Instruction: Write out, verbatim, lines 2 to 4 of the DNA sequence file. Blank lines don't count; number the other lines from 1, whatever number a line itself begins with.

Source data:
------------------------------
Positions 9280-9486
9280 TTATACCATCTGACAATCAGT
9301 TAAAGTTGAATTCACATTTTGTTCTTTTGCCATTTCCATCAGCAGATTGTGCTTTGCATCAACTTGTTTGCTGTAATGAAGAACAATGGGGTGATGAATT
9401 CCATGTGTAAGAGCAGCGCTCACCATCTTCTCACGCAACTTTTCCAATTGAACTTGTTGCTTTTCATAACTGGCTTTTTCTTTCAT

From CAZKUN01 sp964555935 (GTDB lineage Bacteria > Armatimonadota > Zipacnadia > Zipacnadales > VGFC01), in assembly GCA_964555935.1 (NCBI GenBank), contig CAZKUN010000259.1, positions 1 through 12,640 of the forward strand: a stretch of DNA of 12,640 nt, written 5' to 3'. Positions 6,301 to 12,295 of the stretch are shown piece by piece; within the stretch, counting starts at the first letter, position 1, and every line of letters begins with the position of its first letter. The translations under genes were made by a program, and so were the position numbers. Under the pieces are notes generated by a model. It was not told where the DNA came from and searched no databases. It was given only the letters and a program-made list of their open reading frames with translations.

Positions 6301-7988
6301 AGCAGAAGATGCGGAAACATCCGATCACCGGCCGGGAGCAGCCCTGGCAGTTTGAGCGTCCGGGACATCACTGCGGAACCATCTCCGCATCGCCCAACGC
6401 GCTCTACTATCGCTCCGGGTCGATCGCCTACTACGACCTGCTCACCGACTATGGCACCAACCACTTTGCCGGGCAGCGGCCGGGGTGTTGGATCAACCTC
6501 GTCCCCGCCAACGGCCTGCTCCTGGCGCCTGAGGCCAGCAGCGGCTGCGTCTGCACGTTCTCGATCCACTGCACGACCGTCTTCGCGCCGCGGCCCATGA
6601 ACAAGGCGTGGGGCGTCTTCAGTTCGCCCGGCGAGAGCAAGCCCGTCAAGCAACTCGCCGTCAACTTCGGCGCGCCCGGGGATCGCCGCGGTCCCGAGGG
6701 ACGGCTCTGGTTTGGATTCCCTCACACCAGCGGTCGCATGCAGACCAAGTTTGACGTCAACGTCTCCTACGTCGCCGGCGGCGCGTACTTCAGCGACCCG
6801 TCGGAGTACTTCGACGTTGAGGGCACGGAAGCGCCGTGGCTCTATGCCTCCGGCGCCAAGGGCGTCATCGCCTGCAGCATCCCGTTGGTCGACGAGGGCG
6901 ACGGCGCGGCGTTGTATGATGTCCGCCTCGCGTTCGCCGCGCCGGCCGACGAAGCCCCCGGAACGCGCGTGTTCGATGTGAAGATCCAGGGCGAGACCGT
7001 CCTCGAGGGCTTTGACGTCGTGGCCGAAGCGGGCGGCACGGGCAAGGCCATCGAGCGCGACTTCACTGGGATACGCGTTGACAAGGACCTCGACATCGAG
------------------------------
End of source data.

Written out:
9280 TTATACCATCTGACAATCAGT
9301 TAAAGTTGAATTCACATTTTGTTCTTTTGCCATTTCCATCAGCAGATTGTGCTTTGCATCAACTTGTTTGCTGTAATGAAGAACAATGGGGTGATGAATT
9401 CCATGTGTAAGAGCAGCGCTCACCATCTTCTCACGCAACTTTTCCAATTGAACTTGTTGCTTTTCATAACTGGCTTTTTCTTTCAT